In response to the U.S. move, activists chanted “Stand with Hong Kong” and "Save Us," and urged the world to follow in America’s footsteps. Joshua Wong, a prominent activist who was among democracy supporters who lobbied for the new U.S. laws, praised them as a “remarkable achievement,” with human rights triumphing over crucial U.S.-China trade talks.
On Wednesday, Trump signed two bills into law. One prescribes economic sanctions on Hong Kong and Chinese officials found guilty of human rights abuses. The second bill bans the export of certain nonlethal munitions to the former British colony’s police.
“I signed these bills out of respect for President Xi, China, and the people of Hong Kong,” said Trump in a statement released by the White House. “They are being enacted in the hope that leaders and representatives of China and Hong Kong will be able to amicably settle their differences leading to long term peace and prosperity for all.”
China, which has been struggling to contain anti-government protests roiling Hong Kong for nearly six months, responded with a stream of angry replies.
“We urge the U.S. to not continue going down the wrong path, or China will take countermeasures, and the U.S. must bear all consequences,” the Chinese Foreign Ministry said in a statement.
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The editor of the Global Times, a newspaper owned by the Chinese Communist Party, responded sarcastically to Trump’s message.
“Out of respect for President Trump, the U.S. and its people, China is considering [putting] the drafters of the Hong Kong Human Rights and Democracy Act on the no-entry list, barring them from entering Chinese mainland, Hong Kong and Macao,” Hu Xijin wrote in a post on Twitter.
Beijing’s liaison office in Hong Kong expressed “extreme anger” toward the U.S., and added that Hong Kong belongs to China and “the Chinese have the ability to deal with Hong Kong affairs.”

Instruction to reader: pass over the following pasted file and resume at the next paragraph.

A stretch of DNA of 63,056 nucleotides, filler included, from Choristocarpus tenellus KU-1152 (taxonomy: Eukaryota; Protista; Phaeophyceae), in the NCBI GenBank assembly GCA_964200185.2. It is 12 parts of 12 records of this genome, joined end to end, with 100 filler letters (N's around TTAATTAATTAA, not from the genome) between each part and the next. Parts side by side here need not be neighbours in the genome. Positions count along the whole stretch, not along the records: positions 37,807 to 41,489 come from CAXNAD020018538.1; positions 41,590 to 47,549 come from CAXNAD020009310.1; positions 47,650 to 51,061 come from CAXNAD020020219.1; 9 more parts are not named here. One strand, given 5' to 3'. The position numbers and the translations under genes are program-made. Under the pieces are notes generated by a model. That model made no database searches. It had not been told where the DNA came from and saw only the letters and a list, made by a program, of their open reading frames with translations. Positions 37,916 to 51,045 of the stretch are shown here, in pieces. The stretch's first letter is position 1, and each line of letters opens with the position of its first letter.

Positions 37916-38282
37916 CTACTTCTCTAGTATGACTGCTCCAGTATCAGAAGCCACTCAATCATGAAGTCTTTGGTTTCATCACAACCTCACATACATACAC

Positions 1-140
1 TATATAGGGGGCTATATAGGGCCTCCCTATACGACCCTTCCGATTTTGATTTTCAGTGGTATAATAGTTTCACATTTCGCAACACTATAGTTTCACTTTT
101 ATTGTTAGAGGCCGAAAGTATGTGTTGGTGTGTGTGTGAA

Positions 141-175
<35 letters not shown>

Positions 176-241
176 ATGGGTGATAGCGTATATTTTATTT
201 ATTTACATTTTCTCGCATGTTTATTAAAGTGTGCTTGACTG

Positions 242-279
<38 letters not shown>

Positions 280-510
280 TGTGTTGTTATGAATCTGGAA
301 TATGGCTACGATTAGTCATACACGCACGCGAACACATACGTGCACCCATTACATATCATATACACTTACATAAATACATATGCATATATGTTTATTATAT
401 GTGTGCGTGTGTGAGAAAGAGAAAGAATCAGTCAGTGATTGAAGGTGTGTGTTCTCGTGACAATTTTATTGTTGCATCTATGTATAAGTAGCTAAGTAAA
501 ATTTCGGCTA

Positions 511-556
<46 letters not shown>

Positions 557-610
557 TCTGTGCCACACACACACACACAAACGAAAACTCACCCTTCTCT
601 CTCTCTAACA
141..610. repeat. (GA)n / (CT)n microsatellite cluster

Hong Kong's government joined in, describing the bills’ passage as “unnecessary and unwarranted,” and warning that they would strike a blow against the “relations and common interests” of Hong Kong and the U.S.
Thousands, many waving American flags, gathered in Hong Kong's financial district to celebrate the bills signed by Trump.
“This rally is to show our gratitude to America and also President Trump for passing the bill,” said Sunny Cheung, the rally organizer.
Student David So agreed.
“I think it’s a happy news,” he said. “It’s an international recognition on today’s Hong Kong situation.”
“Ultimately it’s up to us. The bills have their deterrent effects but Hong Kongers are the real ones who fight on,” he added.
Millions of Hong Kongers initially took to the streets over the summer to protest a controversial extradition bill that many feared would extend Beijing’s control over the city. The amorphous movement has developed wider demands for greater democracy, such as establishing an independent commission of inquiry into police brutality and universal suffrage.
So the U.S. bills are a major boost for the protesters, according to Joseph Cheng, a political science professor at City University of Hong Kong.
“Certainly, a lot of us are quite helpless in front of Beijing and Carrie Lam's administration and the police,” he said, referring to the territory's beleaguered chief executive. “I think what worries the Chinese authorities [is] the turning tide in the public opinion of the United States and the Western world.”